from The American Heritage® Dictionary of the English Language, 4th Edition
- n. One that solicits, especially one that seeks trade or contributions.
- n. The chief law officer of a city, town, or government department.
- n. Chiefly British An attorney who advises clients on legal matters, represents clients in certain lower courts, and prepares cases for barristers to present in the higher courts.
- n. Canadian A barrister and solicitor.
from Wiktionary, Creative Commons Attribution/Share-Alike License
- n. In many common law jurisdictions, a type of lawyer whose traditional role is to offer legal services to clients apart from acting as their advocate in court. A solicitor instructs a barrister to act as an advocate for their client in court, although rights of audience for solicitors vary according to jurisdiction.
- n. In English Canada and in parts of Australia, a type of lawyer who historically held the same role as above, but whose role has in modern times been merged with that of a barrister.
- n. In parts of the U.S., the chief legal officer of a city, town or other jurisdiction.
- n. A person soliciting sales, especially door to door.
from the GNU version of the Collaborative International Dictionary of English
- n. One who solicits.
- n. An attorney or advocate; one who represents another in court; -- formerly, in English practice, the professional designation of a person admitted to practice in a court of chancery or equity. See the Note under Attorney.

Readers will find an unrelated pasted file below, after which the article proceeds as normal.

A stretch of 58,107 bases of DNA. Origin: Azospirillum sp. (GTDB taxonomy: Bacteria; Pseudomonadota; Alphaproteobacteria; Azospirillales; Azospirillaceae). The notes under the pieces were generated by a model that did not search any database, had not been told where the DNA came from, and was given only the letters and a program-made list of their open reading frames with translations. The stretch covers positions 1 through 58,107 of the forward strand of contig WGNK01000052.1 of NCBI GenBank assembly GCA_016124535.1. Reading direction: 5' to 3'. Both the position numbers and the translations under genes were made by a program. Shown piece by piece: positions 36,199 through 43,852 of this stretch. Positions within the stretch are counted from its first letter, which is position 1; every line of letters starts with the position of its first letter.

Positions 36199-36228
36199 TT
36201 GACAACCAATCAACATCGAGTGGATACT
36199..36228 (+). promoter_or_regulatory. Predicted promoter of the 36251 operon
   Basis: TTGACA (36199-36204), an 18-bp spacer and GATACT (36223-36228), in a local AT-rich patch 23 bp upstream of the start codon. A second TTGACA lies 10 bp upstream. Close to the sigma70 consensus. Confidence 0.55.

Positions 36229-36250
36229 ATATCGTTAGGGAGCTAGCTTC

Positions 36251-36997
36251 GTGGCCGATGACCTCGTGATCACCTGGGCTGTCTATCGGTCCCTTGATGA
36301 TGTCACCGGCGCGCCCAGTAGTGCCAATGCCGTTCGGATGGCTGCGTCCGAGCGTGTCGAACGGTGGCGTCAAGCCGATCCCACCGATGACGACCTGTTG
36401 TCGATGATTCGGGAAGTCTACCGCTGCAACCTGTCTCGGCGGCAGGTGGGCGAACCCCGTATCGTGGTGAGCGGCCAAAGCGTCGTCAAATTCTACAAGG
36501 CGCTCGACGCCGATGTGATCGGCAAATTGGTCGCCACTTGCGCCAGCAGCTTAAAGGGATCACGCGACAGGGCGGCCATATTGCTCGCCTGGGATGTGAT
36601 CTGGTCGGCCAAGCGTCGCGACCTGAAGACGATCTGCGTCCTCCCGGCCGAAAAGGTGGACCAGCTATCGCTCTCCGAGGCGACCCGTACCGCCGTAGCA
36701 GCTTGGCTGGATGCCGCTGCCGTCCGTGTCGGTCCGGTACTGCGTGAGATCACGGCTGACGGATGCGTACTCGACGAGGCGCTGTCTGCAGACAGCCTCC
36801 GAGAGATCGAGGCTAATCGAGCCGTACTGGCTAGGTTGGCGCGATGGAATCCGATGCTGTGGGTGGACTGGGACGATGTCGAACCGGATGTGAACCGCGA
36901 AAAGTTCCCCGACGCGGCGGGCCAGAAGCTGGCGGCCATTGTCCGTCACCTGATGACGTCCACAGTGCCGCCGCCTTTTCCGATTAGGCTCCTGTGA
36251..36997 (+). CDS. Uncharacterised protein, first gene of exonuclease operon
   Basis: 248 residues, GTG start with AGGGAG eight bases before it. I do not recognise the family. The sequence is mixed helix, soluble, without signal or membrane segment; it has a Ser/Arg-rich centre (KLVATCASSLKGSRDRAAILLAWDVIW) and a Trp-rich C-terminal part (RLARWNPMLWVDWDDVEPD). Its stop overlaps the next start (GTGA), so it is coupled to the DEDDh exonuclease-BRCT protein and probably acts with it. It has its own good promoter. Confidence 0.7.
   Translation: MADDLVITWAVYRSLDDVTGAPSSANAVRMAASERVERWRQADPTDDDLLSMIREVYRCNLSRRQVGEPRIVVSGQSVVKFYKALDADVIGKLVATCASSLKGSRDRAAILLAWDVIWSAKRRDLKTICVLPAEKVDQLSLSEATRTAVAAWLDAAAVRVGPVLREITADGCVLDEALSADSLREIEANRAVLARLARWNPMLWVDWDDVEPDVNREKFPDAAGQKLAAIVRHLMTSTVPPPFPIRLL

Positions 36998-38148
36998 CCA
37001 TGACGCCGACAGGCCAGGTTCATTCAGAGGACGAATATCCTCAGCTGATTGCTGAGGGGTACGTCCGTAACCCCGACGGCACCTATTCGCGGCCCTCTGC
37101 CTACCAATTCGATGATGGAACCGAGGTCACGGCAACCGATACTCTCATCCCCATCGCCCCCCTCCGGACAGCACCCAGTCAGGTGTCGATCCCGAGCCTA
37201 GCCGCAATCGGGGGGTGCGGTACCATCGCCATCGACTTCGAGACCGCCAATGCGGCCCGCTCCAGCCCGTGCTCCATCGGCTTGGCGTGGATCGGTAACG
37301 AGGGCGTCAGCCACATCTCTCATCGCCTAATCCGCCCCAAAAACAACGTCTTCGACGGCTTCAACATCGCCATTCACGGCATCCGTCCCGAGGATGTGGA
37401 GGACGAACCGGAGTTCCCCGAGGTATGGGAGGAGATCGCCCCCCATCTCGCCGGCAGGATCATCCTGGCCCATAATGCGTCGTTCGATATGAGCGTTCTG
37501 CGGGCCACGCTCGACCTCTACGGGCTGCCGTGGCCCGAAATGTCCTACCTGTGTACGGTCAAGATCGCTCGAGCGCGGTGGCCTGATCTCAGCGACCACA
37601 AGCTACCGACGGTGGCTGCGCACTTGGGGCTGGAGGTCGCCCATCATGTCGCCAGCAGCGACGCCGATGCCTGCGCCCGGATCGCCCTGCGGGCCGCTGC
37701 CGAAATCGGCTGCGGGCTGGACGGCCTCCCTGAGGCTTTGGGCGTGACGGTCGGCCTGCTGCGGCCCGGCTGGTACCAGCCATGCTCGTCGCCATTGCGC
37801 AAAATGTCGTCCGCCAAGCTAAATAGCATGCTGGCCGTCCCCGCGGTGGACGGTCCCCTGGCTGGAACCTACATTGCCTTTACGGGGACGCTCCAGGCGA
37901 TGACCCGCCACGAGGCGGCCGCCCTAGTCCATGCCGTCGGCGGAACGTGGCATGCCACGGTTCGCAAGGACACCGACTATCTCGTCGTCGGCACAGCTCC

- n. The law officer of a city, town, department, or government
from The Century Dictionary and Cyclopedia
- n. A tempter; an instigator.
- n. One who solicits; one who asks with earnestness.
- n. An advocate; specifically, one who represents a party in a court of justice, particularly a court of equity.
from WordNet 3.0 Copyright 2006 by Princeton University. All rights reserved.
- n. a petitioner who solicits contributions or trade or votes
- n. a British lawyer who gives legal advice and prepares legal documents
Sorry, no etymologies found.
In the USA the term solicitor has nothing to do with the practice of law.
Because on this side of the pond, what we call a solicitor is what you call an attorney.
Lady Margaret Huggins (1848-1915), the daughter of a Dublin solicitor, became a pioneer of astronomical spectroscopy in partnership with her husband, Sir William Huggins (1824-1910) at their home in Tulse Hill
The practising solicitor is constantly concerned with what some people would consider to be trifles.
The solicitor is the one who has the defendant or plaintiff as a client, and can sue for unpaid fees.
So I called my solicitor, I remember the first time she explained to me about SIAC, and secret evidence, and she said 'I'll try to get you out, but ...'
Court Justice John Paul Stevens, he called the solicitor general and former Harvard Law School dean "one of the nation's foremost legal minds."
He'd play a lawyer-sorry, "solicitor" -- involved in settling an estate, meeting the widow, discovering strange supernatural things about the house where the deceased lived.
If this woman was married to a solicitor wouldn’t she get UK citenship – unless of course the solicitor has not got it – maybe even the solicitor is working illegally … ..
Dawkins’s solicitor is quoted as mentioning this point as crucial to whether they can proceed. on April 12, 2010 at 4: 40 pm shijuro